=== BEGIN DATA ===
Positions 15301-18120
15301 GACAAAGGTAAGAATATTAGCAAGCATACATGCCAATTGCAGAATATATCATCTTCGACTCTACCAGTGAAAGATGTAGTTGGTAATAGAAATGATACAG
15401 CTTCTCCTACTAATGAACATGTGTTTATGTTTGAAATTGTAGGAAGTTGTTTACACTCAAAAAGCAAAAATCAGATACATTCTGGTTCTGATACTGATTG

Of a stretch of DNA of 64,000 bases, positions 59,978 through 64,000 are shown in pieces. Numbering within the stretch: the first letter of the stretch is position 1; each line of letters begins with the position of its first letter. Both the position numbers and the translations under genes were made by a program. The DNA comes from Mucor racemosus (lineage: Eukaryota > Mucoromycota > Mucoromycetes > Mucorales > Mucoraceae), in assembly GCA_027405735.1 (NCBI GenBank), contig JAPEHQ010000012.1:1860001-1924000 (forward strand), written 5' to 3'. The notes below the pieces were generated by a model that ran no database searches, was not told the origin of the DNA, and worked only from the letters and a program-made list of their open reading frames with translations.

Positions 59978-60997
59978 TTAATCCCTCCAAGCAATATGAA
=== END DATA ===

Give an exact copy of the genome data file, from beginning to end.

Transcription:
Positions 15301-18120
15301 GACAAAGGTAAGAATATTAGCAAGCATACATGCCAATTGCAGAATATATCATCTTCGACTCTACCAGTGAAAGATGTAGTTGGTAATAGAAATGATACAG
15401 CTTCTCCTACTAATGAACATGTGTTTATGTTTGAAATTGTAGGAAGTTGTTTACACTCAAAAAGCAAAAATCAGATACATTCTGGTTCTGATACTGATTG

Of a stretch of DNA of 64,000 bases, positions 59,978 through 64,000 are shown in pieces. Numbering within the stretch: the first letter of the stretch is position 1; each line of letters begins with the position of its first letter. Both the position numbers and the translations under genes were made by a program. The DNA comes from Mucor racemosus (lineage: Eukaryota > Mucoromycota > Mucoromycetes > Mucorales > Mucoraceae), in assembly GCA_027405735.1 (NCBI GenBank), contig JAPEHQ010000012.1:1860001-1924000 (forward strand), written 5' to 3'. The notes below the pieces were generated by a model that ran no database searches, was not told the origin of the DNA, and worked only from the letters and a program-made list of their open reading frames with translations.

Positions 59978-60997
59978 TTAATCCCTCCAAGCAATATGAA